Micranthes integrifolia

In the oak savannah at the base of Lower Table Rock near Medford OR (Jackson County) Micranthes integrifolia grows in profusion. This member of the Saxifrage Family (Saxifragaceae) has many colloquial names including northwestern saxifrage, smooth-leaved saxifrage, grassland saxifrage and wholeleaf saxifrage.

A native perennial, smooth-leaved saxifrage has a hairy glandular stem growing singly from a rhizome. The rhombic/ovate leaves occur in a basal rosette. There are no cauline (stem) leaves. The smooth-leaved saxifrage leaf blades have marginal hairs, are woolly on the undersides and have short broad petioles. The margins are smooth.

The smooth-leaved saxifrage inflorescence is a compact panicle consisting of several short branches subtended by rusty, woolly bracts. The flowers have five white (or greenish, yellowish or pinkish) petals or the petals may be absent. There are ten stamens and a pistil with a two-chambered ovary and two styles.

The fruit of smooth-leaved saxifrage is a reddish or purplish capsule with two follicles containing brown, ellipsoidal seeds with longitudinal ribbing.

Smooth-leaved saxifrage can be found in British Columbia, Washington, Oregon, California and Montana from sea level to sub-alpine elevations. Its habitat is meadows, prairies, grassy slopes and vernal pools.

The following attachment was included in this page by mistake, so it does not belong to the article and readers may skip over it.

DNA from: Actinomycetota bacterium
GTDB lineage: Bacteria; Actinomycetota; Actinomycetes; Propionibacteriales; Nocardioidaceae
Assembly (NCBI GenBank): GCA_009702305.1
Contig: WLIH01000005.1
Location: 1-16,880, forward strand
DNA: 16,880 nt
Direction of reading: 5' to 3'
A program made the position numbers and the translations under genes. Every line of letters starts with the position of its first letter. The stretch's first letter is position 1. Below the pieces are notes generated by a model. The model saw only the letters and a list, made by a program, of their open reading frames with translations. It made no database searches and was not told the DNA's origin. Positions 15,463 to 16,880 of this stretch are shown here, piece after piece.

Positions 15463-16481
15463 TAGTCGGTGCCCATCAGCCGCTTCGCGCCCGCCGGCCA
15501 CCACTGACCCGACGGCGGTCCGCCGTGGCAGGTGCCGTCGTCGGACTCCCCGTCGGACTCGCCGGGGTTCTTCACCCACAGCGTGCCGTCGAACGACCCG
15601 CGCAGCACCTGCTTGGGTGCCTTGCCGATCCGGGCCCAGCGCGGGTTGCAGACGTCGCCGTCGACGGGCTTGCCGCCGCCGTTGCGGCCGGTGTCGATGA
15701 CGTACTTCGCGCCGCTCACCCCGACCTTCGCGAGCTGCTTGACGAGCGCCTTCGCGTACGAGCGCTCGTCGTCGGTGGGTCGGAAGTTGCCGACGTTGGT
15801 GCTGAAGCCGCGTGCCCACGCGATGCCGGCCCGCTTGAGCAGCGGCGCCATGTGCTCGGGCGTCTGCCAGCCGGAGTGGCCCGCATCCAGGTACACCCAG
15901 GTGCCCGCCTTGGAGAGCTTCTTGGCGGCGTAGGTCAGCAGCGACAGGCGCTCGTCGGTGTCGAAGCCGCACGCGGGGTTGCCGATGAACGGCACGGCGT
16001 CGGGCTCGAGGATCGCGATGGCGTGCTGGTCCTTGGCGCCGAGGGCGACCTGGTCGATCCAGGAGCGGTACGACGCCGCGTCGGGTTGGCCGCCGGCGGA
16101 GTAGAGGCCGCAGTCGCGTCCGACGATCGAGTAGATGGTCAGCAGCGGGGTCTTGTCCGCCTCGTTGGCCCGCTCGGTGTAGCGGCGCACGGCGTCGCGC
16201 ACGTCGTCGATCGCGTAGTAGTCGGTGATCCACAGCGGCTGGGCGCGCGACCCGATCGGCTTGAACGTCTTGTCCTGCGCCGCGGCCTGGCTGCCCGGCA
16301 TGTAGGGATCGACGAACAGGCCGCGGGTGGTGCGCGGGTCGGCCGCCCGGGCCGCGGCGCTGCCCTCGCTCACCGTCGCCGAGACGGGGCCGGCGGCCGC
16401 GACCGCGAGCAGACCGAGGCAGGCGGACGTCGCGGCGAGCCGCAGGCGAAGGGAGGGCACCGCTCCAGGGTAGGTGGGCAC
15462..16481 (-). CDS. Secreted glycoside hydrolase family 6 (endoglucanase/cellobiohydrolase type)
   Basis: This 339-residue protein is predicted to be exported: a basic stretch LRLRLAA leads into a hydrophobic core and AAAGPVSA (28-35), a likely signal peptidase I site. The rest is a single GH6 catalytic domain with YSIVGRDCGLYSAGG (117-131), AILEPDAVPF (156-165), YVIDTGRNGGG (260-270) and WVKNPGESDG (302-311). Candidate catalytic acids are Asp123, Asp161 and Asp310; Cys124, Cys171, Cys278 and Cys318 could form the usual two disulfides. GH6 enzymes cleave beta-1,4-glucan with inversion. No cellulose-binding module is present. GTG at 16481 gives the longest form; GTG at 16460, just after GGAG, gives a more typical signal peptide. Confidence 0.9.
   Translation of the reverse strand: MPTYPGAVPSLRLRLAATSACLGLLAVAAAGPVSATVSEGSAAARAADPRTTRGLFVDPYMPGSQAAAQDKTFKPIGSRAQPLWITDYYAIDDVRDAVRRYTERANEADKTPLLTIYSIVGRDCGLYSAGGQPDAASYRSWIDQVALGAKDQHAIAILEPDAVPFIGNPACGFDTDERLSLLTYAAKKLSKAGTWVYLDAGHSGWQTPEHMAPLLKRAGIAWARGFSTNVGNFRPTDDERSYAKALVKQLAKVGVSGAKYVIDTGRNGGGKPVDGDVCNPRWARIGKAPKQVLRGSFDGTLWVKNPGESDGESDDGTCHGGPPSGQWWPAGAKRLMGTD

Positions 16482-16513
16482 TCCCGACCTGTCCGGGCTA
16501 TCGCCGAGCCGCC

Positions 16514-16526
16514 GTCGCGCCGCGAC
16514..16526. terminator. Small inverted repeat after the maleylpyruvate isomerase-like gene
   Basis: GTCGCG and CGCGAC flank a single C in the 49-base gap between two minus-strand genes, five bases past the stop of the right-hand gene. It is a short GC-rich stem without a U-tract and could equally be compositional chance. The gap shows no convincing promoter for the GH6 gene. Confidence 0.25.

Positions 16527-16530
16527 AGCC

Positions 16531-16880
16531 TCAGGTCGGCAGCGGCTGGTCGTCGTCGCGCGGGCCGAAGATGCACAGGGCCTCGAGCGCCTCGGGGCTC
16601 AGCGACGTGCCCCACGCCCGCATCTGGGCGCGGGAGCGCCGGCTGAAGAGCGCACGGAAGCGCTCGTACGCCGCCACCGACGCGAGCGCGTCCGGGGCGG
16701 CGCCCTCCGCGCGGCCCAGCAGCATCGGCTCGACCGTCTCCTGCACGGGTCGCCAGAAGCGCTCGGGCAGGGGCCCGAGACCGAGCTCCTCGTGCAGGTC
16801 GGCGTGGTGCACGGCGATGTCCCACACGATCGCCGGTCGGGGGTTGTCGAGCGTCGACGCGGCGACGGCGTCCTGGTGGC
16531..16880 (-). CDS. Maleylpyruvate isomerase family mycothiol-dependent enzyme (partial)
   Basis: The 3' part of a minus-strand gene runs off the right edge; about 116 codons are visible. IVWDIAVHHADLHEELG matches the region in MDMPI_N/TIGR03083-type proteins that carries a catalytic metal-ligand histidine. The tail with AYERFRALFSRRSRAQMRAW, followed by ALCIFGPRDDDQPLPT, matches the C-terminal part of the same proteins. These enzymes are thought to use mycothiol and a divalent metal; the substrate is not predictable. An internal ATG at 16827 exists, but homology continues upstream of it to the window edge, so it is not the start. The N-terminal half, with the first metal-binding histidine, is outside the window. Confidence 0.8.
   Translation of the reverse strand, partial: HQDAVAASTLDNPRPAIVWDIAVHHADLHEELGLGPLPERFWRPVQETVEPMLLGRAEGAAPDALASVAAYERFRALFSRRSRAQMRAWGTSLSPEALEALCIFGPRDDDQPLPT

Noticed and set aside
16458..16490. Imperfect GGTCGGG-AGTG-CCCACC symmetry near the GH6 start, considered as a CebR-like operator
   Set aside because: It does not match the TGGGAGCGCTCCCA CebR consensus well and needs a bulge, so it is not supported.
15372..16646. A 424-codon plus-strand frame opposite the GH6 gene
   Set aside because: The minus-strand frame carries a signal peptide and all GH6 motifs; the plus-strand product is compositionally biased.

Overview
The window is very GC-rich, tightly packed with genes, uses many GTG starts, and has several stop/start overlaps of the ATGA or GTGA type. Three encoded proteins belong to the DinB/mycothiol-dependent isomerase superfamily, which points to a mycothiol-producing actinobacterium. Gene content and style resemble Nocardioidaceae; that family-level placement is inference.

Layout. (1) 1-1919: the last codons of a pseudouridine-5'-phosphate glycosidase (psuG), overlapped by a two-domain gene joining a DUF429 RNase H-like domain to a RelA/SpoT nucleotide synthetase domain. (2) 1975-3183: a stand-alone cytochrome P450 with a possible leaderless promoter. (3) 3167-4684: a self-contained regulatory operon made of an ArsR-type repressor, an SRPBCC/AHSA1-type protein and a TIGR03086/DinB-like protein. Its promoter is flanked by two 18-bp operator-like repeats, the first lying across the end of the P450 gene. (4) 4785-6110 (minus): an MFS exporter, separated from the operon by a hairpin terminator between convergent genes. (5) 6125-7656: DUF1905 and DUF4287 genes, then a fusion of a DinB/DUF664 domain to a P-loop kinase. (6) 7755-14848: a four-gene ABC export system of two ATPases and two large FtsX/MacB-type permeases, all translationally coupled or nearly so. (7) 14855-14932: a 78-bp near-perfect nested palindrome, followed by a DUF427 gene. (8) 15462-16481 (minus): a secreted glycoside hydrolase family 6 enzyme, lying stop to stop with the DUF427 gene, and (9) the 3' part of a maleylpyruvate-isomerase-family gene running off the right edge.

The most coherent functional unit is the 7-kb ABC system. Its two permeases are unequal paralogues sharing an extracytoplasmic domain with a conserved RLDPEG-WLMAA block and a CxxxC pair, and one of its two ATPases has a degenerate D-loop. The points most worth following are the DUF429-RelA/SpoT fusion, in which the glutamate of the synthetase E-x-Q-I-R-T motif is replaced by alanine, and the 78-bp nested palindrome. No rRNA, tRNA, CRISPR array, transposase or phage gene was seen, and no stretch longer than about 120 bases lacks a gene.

The leaves of smooth-leaved saxifrage are edible but should only be used in small amounts to flavor bland greens or to nibble along the trail.

The original scientific name of smooth-leaved saxifrage was Saxifraga integrifolia and only recently was it moved to Micranthes. The genus name, Micranthes, comes from the Greek “mikros” meaning small and “anthos” meaning flower – small flower. The species is from Latin and indicates that the leaves are entire or not toothed. Saxifrage comes from the Latin “saxum” (rock) and “frangere” (to break). Members of the Saxifrage Family were thought to break up the rocks on which they grew. Because of this, the plants were ground up and fed to patients with gallstones.

These smooth-leaved saxifrage were photographed in April.

 

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